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April 3, 2024   2 Comments

MUSHROOMHEAD HEAD

 
I give musician-tenants a little slack. One musician — he specialized in electronic music, and when he moved out didn’t leave a forwarding address. I wrote “please forward” on his security-deposit refund envelope. I sent it about two months after he moved. Some tenants plain forget to claim their deposits. (About 1 tenant in 200.) I never got a thank you from the guy. He should have sent a thank-you.

I once rented to a blues guy who didn’t pay a couple months’ rent. He should have known that a 12-month lease means 12 months, not six months. Youngsters (22-to-30 year olds) — they don’t know what 12 months means, but the blues guy was over 30. Young people — they try to weasel out of their leases. They say they need to move back home to help Grandpa, who broke his hip. They need to help Grandpa drink his beer and watch The Three Stooges! That’s the real story.

Musicians are sensitive to noise; I get that. If they want to move out, I sometimes let them out early. (I once lived in an apartment building and barely survived.) Several years ago I rented to a musician in the heavy-metal band Mushroomhead. I thought he might wreck the place. No, he was clean, stayed a couple years, and was never a problem. He left behind some band merch or band paraphernalia (not sure which) for the next tenant, who was a Mushroomhead head. That worked out well. The Mushroomhead head is still a tenant.

Mushroomhead

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March 27, 2024   3 Comments

YIDD LORE

 
Yiddishe Cup got its first paying gig in 1988, at the old Jewish Community Center on Mayfield Road in Cleveland Heights. After that, we started playing Booksellers at the Pavilion Mall in Beachwood. We did well at Booksellers. So well, in fact, the store manager kicked us out. He said, “We sometimes don’t ask back popular groups. The books are the main attraction, not the music.”

I didn’t grasp that; we were drawing a crowd of book-buying Jews. But the manager booted us. He said book browsers were dancing in the aisles, knocking down books. I suggested he put the band in the mall’s atrium. He did that once. Then he re-booted us.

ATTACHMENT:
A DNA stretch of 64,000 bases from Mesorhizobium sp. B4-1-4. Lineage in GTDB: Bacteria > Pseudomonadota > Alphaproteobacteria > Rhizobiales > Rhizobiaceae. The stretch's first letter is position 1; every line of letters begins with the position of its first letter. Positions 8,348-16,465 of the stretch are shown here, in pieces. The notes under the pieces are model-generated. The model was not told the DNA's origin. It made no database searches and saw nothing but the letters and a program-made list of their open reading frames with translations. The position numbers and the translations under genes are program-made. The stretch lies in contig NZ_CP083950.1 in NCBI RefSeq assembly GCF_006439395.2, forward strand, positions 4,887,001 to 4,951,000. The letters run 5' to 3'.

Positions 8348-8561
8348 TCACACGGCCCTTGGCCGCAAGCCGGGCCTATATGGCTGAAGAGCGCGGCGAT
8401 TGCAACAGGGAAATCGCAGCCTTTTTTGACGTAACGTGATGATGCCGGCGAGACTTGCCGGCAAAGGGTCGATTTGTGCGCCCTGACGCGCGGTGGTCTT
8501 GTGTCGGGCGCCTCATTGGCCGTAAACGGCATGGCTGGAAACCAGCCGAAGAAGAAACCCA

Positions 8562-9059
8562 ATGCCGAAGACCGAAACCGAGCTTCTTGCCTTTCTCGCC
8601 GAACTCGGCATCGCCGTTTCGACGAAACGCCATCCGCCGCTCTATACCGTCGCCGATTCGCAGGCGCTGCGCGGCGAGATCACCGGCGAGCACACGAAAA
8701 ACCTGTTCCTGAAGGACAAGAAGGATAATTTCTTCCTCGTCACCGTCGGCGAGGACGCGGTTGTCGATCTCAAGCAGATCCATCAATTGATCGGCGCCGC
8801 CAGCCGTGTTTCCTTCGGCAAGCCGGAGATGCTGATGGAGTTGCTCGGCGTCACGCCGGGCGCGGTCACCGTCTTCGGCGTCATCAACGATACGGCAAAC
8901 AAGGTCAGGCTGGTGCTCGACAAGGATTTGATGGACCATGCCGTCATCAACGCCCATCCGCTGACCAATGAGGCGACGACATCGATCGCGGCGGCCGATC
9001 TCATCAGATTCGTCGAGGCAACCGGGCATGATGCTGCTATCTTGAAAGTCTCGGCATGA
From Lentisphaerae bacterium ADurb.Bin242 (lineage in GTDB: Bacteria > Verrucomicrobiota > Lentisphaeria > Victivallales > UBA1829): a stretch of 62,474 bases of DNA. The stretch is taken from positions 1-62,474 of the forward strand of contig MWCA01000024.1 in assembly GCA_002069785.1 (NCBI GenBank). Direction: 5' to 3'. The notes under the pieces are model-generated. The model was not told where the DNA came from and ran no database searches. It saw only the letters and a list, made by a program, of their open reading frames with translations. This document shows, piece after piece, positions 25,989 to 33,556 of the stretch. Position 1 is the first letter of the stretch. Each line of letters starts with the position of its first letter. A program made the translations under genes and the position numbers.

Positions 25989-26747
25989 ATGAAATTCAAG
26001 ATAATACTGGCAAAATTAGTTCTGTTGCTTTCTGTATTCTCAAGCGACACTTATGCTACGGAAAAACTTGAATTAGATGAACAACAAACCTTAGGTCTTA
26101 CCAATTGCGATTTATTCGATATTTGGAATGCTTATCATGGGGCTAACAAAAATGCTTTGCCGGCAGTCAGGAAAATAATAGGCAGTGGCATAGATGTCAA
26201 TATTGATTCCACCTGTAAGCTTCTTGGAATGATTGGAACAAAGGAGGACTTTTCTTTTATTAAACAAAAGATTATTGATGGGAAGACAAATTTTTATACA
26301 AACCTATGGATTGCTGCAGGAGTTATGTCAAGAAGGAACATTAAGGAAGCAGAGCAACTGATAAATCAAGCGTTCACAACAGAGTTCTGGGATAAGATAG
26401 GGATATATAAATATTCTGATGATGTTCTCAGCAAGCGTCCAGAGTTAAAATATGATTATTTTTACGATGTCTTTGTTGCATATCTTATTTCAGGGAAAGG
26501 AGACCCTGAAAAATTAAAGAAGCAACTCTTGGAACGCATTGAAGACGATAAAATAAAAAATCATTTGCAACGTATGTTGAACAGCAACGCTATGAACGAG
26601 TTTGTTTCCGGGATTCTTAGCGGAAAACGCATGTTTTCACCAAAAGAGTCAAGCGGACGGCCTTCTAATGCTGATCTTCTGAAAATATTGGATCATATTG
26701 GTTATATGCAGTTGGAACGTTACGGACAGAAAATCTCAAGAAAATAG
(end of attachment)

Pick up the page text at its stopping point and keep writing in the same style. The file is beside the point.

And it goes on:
Yiddishe Cup got in a book, not just a bookstore — Merging Traditions, Jewish Life in Cleveland, a coffee table book (2002). The book has a photo of the band leading a Torah procession up Taylor Road to a new shul. In the book’s index, “Yiddishe Cup” is next to “Yiddishe Stimme” (a newspaper) and Young Israel (a synagogue).

I hope Booksellers — the long-defunct bookstore — gets in a history book, because Booksellers was one of the first mall bookstores to have a café and live music. This was in the mid-1980s. It was unusual back then to walk into a mall bookstore and get a muffin and music. I remember the store was written up on the front page of the Wall Street Journal in the quirky column.

Alan Douglass (L) and Bert Stratton. 2022. (Photo by Lloyd Wolf)

There are two original members, still, in Yiddishe Cup: Alan Douglass (keys, vocals) and me. We’ve seen it all. Wait, here’s something we hadn’t seen until last month. Alan and I — and the rest of the band — played a Yekkie Orthodox Jewish wedding in Beachwood. Yekkie is Yiddish for  “German Jew.” The groom’s family was originally from Frankfurt. The Yekkies held two back-to-back wedding ceremonies. The first was a German ceremony, called chuppa main. Then an hour later, we did the standard-issue OJ (Orthodox Jewish) ceremony. Even the OJ caterer said he had never seen a Yekkie doubleheader before. Also, there were no shouts of “mazel tov” after the smashing of the glass. The cantor sang Psalm 128 after the glass-smash, at which point the Yekkies shouted “mazel tov,” and we escorted the bride and groom out.

Booksellers, again . . . The Kleveland Klezmorim played Booksellers before Yiddishe Cup did. The Kleveland Klezmorim pioneered klez-jazz fusion.  The Kleveland Klezmorim were in founded in 1983 by marimba player Greg Selker. The Kleveland Klezmorim wouldn’t play “Hava Nagilah.” We would, so we got a lot of their gigs. The Kleveland Klezmorim disbanded in 1990. (Footnote: Alan Douglass was a founding member of the Kleveland Klezmorim.)

Yiddishe Cup’s next free, public gig is Purim at Park Synagogue, Pepper Pipes, Ohio, this Sat. (March 23). 7:45 pm. Still kickin’ out the jams.

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March 20, 2024   1 Comment

ON THE SCENE (1975)